There are a number of critical issues affecting the development of Nigeria’s blue economy.
Nigeria has an inadequate framework to deal with environmental, social and governance conditions in its fisheries, does not have a domestic coastal management policy, pays inadequate attention to small-scale fisheries, and has significant knowledge gaps regarding marine life, seabed resources and the risks associated with fishing in the country’s coastal areas. Professor Shehu Akintola, an associate professor at Lagos State University in Nigeria, completed the Short Course on Ocean Governance and Sustainable Fisheries at the Australian National University in 2016.
Professor Akintola recognises the critical importance of supporting sustainable small-scale fisheries in Nigeria, and this Short Course further developed his knowledge of good governance in the management of aquatic systems. “Previously, higher education institutions emphasised fisheries science to the detriment of the role of fisheries governance in the quest for sustainable fisheries,” he said.
Since completing the course, Professor Akintola has become involved in implementing the voluntary guidelines of the Food and Agriculture Organisation of the United Nations (FAO) for securing sustainable small-scale fisheries in the context of food security and poverty eradication (the SSF Guidelines).
The implementation of these guidelines will lead to improved livelihoods for fishers: directly, by increasing their harvests through improved fisheries management, or indirectly, through the provision of alternative livelihoods, which may include diversification into aquaculture or a combination of fishing and other activities. According to Professor Akintola, “the voluntary nature of the SSF Guidelines ensures that they are home grown and amendable to suit the reality of stakeholder experiences and not cast in a rigid format”. The onus of encouraging compliance with the guidelines is on the state, and strategic implementation will largely depend on the will of the participants to comply.
Although there is currently no legislation in place to regulate the implementation of the guidelines, a series of legislative documents, such as the global Code of Conduct for Responsible Fisheries (CCRF), supports their implementation and objectives. Because women make up the majority of small-scale fishers involved in the processing and preservation, marketing and trade of fish in Africa, Professor Akintola believes that the successful implementation of the SSF Guidelines will impact tremendously on them.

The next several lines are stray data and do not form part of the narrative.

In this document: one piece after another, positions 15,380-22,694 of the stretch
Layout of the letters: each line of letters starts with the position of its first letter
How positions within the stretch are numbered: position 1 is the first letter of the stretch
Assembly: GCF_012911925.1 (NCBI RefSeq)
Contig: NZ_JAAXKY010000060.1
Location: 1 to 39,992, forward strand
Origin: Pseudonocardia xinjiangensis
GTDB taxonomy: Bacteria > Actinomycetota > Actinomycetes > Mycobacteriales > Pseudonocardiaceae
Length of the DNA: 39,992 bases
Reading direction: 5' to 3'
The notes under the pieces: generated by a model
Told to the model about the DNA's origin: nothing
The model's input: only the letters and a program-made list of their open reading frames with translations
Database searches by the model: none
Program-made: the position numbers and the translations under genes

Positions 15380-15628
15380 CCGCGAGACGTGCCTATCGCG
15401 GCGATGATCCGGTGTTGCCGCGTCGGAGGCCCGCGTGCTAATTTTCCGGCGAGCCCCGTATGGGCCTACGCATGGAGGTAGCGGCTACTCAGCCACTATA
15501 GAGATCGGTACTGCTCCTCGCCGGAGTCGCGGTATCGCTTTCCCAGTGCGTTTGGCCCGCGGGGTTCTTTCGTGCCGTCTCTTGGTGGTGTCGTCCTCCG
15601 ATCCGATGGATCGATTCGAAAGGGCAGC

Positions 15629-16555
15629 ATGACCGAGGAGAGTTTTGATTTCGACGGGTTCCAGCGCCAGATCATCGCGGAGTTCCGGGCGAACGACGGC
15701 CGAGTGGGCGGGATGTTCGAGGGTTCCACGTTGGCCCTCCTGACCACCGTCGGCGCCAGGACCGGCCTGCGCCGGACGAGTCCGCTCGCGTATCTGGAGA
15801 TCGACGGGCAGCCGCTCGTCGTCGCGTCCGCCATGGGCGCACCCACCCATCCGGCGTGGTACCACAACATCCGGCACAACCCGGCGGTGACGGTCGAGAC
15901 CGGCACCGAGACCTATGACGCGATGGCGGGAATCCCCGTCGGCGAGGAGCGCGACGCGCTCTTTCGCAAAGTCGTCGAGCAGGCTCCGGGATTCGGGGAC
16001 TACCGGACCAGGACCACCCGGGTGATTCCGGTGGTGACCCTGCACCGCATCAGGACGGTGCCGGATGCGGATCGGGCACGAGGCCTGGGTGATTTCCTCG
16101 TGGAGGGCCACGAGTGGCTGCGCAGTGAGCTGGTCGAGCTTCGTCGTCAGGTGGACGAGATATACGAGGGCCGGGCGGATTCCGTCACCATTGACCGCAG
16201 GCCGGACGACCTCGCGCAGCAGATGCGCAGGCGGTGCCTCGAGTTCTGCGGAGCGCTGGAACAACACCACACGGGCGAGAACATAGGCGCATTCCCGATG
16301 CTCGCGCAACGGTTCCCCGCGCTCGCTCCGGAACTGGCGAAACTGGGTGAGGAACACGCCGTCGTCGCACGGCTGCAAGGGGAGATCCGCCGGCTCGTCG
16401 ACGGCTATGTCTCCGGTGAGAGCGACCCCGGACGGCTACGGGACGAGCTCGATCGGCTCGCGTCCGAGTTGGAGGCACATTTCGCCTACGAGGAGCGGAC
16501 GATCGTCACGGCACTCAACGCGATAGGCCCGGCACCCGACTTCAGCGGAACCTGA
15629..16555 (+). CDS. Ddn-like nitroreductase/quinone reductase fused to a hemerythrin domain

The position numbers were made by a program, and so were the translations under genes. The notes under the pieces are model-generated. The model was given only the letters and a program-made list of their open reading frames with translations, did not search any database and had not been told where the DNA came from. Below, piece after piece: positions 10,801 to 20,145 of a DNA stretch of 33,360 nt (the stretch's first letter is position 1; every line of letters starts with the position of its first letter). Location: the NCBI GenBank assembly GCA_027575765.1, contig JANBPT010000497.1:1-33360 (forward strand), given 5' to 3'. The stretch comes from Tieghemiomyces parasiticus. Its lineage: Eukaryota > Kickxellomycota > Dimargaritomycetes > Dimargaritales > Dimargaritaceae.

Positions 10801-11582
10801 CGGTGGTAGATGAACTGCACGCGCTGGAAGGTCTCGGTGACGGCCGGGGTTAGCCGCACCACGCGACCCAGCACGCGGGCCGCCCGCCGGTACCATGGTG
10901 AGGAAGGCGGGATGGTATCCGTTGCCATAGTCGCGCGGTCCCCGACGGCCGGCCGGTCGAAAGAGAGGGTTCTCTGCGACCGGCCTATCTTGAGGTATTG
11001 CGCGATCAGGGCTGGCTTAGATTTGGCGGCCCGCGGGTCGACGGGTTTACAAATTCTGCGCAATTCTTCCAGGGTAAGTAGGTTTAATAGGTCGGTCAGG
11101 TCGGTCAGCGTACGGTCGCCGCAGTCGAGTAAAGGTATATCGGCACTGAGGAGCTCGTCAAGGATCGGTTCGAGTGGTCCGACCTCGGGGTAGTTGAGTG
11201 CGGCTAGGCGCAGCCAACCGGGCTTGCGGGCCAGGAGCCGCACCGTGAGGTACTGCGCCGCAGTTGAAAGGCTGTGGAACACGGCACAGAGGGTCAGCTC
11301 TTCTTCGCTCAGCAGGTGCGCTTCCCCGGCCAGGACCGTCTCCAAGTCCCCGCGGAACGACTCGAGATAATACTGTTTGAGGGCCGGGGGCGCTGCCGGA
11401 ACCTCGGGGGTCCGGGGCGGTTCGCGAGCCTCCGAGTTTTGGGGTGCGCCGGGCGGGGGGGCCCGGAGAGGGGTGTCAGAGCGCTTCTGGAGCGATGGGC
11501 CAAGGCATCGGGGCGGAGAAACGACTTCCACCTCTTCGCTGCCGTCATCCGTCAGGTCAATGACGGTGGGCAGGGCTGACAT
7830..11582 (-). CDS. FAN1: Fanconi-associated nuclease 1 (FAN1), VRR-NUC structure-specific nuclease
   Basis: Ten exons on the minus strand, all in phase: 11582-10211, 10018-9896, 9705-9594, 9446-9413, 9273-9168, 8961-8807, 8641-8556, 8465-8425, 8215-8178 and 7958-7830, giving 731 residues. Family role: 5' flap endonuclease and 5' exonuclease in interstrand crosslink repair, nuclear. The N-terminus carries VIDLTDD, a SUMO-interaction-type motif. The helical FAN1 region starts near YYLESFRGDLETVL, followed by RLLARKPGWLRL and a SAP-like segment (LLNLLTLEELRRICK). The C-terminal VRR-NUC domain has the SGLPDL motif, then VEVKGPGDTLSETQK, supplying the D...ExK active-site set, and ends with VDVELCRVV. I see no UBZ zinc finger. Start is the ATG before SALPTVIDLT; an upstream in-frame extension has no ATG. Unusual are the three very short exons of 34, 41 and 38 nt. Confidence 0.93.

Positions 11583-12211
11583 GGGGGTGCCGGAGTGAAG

This will cascade to better food and nutrition security for vulnerable groups, including children and the elderly. An estimated 50 million people will benefit from the project through improved livelihoods, reduced poverty and improved food security and nutrition. When asked about the value of the Short Course to the implementation of these international guidelines in Nigeria, Professor Akintola said that the importance of stakeholder engagement was emphasised throughout the course as a way to ensure sustainability. Some progress has already been made globally, and many countries in Asia and a few in Africa already have successful stakeholder engagement programs in place. Professor Akintola is optimistic that once he can get other stakeholders, especially the donor community, to fund the process of establishing a culture of getting everyone to work together for a common cause, the necessary foundations will have been laid.
As a researcher, Professor Akintola draws attention to the SSF Guidelines and provides a pathway to their implementation in Nigeria. He also provides feedback from stakeholders in order to provide evidence-based interventions that will lead to the attainment of the SSF Guidelines’ objectives. He is a member of the Too Big To Ignore (TBTI) research network SSF Guidelines cluster, which supports the implementation process through a methodological, analytical and descriptive approach by documenting and analysing guideline implementation currently taking place and providing inputs to facilitate it. He hopes to organise and secure funding for a stakeholder engagement workshop on the implementation of the SSF Guidelines.
He is approaching academics, government, donor communities, fish workers and their organisations, as well as non-governmental organisations. He also hopes to attract collaborators in this stakeholder engagement process through the Australia Awards Alumni platform. Professor Akintola expects that implementing the SSF Guidelines will help fast-track the process of integrating the fisheries that are segmented into the entire blue economy framework. This will enhance the economic development of Nigeria and improve the quality of life of its citizens.